A poet as much as a musician, Léo Ferré was too rebellious and too inspired to fit into the mold of the post-war music business. For many years, only the cabarets known as "left bank" of the capital welcomed this Monegasque who did not really have the physique of the job. Thanks to some recognized interpreters, in particular Catherine Sauvage, his songs nevertheless touched a much wider public.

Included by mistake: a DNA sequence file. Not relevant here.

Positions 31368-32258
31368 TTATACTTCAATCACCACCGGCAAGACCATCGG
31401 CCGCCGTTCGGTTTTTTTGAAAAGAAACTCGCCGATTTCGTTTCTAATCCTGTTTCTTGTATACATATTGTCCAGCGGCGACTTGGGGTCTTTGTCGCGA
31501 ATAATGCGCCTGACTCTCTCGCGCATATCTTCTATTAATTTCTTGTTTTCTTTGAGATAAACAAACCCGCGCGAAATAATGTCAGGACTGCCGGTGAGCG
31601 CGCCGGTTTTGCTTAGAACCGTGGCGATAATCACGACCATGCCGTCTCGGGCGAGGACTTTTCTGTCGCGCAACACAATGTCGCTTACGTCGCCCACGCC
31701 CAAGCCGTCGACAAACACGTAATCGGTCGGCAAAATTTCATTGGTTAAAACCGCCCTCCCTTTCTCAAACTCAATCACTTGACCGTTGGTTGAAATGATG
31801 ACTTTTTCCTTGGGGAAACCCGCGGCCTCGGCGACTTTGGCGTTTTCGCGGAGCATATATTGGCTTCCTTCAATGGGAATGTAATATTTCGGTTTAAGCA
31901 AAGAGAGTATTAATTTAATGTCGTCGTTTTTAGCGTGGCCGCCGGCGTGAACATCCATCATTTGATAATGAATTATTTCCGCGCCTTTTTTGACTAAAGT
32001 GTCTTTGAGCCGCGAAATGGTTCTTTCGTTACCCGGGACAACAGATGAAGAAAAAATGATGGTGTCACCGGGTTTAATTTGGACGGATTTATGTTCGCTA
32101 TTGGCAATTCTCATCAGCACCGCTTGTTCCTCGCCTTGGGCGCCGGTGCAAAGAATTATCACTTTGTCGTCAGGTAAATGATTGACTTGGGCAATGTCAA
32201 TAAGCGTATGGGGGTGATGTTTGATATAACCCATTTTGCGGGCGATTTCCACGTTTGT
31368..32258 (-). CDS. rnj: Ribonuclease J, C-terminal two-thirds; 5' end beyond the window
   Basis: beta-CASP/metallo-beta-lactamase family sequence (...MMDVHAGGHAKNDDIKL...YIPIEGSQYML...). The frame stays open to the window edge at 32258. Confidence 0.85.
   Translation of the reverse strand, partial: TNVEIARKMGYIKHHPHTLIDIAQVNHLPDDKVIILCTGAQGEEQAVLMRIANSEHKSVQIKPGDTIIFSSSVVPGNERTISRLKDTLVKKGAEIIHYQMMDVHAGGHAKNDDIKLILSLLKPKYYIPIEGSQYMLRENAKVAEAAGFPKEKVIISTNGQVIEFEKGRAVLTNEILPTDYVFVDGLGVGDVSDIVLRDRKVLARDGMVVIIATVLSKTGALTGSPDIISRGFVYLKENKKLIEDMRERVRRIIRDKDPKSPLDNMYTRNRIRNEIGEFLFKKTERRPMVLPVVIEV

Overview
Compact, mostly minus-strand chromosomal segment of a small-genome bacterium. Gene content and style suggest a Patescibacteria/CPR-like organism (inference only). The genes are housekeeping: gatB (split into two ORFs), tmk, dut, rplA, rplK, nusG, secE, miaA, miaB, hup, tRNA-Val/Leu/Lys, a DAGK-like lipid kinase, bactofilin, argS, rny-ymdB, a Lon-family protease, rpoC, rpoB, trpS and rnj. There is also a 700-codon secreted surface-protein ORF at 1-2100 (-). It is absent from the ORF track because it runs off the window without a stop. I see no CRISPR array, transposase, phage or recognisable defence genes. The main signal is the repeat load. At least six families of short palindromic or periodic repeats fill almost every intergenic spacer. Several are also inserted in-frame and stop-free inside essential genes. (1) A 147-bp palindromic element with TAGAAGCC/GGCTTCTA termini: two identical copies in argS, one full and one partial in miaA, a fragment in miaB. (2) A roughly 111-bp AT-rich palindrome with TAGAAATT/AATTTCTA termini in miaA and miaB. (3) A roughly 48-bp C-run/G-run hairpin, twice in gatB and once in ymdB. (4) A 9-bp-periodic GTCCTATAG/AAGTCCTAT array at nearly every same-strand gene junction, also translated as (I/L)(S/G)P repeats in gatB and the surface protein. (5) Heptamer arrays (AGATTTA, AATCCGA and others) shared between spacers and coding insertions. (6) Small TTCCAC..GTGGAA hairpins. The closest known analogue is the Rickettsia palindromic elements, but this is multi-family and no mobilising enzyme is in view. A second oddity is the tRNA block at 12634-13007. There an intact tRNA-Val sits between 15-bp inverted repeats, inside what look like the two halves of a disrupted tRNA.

From the 1950s to the early 1960s, this anthology traces the rise of Léo Ferré and the affirmation of a style that refused to make any concessions; a journey that took him to the greatest music-hall stages (Bobino, Olympia, Alhambra). He developed during fifty years a continuous creative breath which makes him the essential poet of the second half of the twentieth century, anarchist authoritarian tendency.